People have e-mailed, asking me what is my principal objection to the teachings of Arlen L. Chitwood. Firstly, it is that he asserts that the “salvation of the soul” is conditional.
Once the salvation of the spirit has been effected, making it possible for the indwelling Spirit of God to impart spiritual truth into and control an individual’s life through his own spirit, then man’s unredeemed soul occupies the center of attention. The salvation of the soul, unlike the salvation of the spirit, is conditional. The salvation of the soul is dependent on the life one lives after his spirit has been saved. It is dependent on the individual allowing the Spirit of God to impart spiritual truth into and control his life through his own spirit. —Salvation of the Soul, p. 14
Whether humans are saved comprehensively (all at once, by one act, cf. Rom. 5) or successively (in stages, as Chitwood argues) is not the principal concern. It’s that Chitwood argues that some stages of “salvation” are conditional.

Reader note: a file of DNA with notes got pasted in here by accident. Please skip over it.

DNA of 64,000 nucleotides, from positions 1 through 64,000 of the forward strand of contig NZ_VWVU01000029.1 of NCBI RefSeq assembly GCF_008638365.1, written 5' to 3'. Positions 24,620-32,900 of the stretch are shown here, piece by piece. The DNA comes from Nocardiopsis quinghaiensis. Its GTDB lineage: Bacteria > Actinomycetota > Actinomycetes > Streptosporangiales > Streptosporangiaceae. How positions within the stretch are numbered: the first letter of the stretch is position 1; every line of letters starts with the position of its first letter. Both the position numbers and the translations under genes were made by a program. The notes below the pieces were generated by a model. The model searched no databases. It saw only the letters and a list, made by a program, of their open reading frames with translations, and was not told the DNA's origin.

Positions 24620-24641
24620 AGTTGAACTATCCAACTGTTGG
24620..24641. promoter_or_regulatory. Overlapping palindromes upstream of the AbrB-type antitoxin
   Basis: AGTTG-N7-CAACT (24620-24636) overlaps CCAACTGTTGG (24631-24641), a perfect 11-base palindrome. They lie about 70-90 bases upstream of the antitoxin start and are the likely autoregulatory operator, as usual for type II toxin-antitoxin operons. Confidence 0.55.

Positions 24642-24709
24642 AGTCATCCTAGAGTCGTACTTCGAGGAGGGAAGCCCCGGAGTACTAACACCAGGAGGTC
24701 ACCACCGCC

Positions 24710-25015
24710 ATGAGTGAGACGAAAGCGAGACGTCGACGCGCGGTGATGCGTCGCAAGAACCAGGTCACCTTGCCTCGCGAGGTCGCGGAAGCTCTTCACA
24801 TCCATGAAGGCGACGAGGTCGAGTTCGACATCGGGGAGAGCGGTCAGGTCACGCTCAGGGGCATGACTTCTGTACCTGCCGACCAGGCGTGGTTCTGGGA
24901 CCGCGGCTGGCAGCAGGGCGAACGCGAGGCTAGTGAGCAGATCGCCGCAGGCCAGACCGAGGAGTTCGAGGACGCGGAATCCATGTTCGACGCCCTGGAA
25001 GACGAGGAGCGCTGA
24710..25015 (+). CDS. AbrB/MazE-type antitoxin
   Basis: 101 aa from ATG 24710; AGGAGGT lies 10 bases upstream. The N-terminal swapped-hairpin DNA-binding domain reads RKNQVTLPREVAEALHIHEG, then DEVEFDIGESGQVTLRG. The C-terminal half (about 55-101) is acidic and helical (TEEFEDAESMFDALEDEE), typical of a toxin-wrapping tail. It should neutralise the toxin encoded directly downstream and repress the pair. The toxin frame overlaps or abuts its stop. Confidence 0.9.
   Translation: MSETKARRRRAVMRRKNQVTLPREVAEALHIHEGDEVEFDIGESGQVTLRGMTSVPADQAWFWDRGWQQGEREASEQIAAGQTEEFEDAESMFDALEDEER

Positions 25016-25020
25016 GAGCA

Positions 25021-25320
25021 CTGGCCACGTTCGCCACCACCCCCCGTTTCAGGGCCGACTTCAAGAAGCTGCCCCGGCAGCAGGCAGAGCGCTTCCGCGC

The second objection is that his system is speculative, though he insists it is exactly what the Bible says. He condemns anyone who does not embrace his teaching, which he calls the “Word of the Kingdom,” charging that today’s ministers “false teachers.” Surprisingly, when all is said and done, he offers nothing remarkable.
He argues that we must run the race according to a set of instructions in order to attain the kingdom, yet, ironically, he never describes what these instructions are. One can read the entire of Run to Win, and never encounter the set of instructions necessary for the salvation of the soul. As near as I can tell, according to that text, one must be faithful — and what church isn’t preaching that message?
More detailed objections are contained in two articles (here and here), but in general, my objection is that he makes salvation or some part of it conditional. I do not believe that is consistent with scripture.